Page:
Can the landlord really recapture my office space and relocate my company arbitrarily?  Unfortunately they can – if that is how your lease reads. If this provision is absent or diluted, great.  Realistically speaking, many consumers when unrepresented in the market do not pay much attention to this important lease clause.   We do.

A commercial tenant invests precious time to locate the right facility for their needs.  They negotiate the transaction, balance the lease provisions, take occupancy, plant roots and so forth – just to be displaced by the landlord mid-term? That’s not what you bargained for. Well, sometimes it is. Office leases frequently include a provision that permits the landlord to relocate the tenant within the building or business park.

Why would a tenant want to be subjected to this power of the landlord? They wouldn’t, but sometimes they must. That said, Landlords may insist on retaining this right, but we can neutralize it.

As a Tenant Representative, I try to bring my clients’ attention to clauses like this and other potential pitfalls. Naturally, the best thing that we can do is strike the clause entirely. The problem is that many institutional landlords want to retain this right in the event they have an opportunity to lease a large block of space to a ‘credit tenant’ for a long-term, and do not want to be prevented from capitalizing on this potential opportunity because a portion of the subject space is encumbered by an existing lease (or lease rights).

It’s important to Landlords to maintain control of space in their building to accommodate tenants with the strongest financial positions. This applies to tenants in existing space on site and prospective new tenants. One way that an asset increases in value is based on the financial strength of its tenants.  Therefore, when a landlord has opportunities to bolster its rent roll with ‘credit tenants’, they try to do so whenever possible. But what about the local or regional tenants’ interests? This is secondary to many institutional and local landlords. That said, the lease will govern – and this is why tenants must know the content of their leases and negotiate the most favorable terms achievable up front so they are not at their landlord’s mercy later.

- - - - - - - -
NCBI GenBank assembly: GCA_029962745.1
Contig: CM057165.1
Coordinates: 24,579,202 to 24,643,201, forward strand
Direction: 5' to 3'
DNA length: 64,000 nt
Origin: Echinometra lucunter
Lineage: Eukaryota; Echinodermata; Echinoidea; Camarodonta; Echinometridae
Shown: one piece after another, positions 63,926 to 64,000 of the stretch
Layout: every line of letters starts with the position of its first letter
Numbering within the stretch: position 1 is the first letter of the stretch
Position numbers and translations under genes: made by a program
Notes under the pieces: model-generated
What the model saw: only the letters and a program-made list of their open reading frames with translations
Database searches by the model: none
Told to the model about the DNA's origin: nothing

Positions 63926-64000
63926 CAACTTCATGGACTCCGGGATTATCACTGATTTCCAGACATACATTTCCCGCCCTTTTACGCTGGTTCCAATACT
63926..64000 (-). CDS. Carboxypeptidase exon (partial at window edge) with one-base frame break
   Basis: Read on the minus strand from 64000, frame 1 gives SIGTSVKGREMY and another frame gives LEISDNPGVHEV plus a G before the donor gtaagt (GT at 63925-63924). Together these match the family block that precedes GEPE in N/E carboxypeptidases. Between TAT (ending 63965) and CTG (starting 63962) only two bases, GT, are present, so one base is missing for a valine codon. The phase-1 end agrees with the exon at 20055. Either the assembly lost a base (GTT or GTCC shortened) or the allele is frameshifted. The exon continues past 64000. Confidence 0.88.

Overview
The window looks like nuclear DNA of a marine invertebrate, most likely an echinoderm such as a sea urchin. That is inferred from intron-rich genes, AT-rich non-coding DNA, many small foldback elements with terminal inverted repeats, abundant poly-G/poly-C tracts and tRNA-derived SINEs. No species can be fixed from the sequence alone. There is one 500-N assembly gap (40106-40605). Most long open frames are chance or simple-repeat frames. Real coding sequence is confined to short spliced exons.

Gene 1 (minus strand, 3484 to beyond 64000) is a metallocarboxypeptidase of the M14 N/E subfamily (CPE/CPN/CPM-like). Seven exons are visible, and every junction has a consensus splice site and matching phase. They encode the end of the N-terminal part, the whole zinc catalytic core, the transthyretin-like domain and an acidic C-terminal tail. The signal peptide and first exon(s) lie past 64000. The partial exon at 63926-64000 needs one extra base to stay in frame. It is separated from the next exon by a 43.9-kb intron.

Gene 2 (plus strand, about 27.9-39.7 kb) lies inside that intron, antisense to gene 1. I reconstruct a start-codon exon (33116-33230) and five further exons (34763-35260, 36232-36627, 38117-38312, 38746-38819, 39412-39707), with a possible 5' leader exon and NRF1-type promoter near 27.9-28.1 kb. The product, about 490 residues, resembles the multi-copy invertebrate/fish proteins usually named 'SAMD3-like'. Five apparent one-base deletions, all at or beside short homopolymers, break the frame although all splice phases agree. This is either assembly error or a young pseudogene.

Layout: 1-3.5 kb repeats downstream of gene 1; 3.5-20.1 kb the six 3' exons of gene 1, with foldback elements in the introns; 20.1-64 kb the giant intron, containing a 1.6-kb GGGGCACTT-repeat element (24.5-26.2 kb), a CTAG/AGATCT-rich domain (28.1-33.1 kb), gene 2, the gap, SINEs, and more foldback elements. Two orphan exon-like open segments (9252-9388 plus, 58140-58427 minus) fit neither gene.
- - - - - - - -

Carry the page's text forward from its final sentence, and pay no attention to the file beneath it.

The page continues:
These clauses often include provisions where the landlord is responsible for relocating the tenant’s furniture and possibly replacing some printed materials, but what about the voice and data lines? What about marketing material beyond letterhead, envelopes and business cards? What about the substitute premises? Will it be equivalent, superior or inferior? What about its window-line? Its views? Its condition? Its location on site?

How about its cost? What if the substitute premises is larger?  Will you be charged for the larger space going forward even though this was not your choice and not in your company’s budget, or will the landlord only charge you based on the square footage of the original premises that you leased?  It’s up you and your advisors to establish favorable or at least balanced terms for this potential future relocation.

Odds are that your landlord will never exercise this right, but they could – and this is why you must secure the most favorable terms achievable in your lease. An expert Tenant Representative can help you do this, and a Florida commercial real estate attorney can also be a great resource to help you balance or strike a provision like this.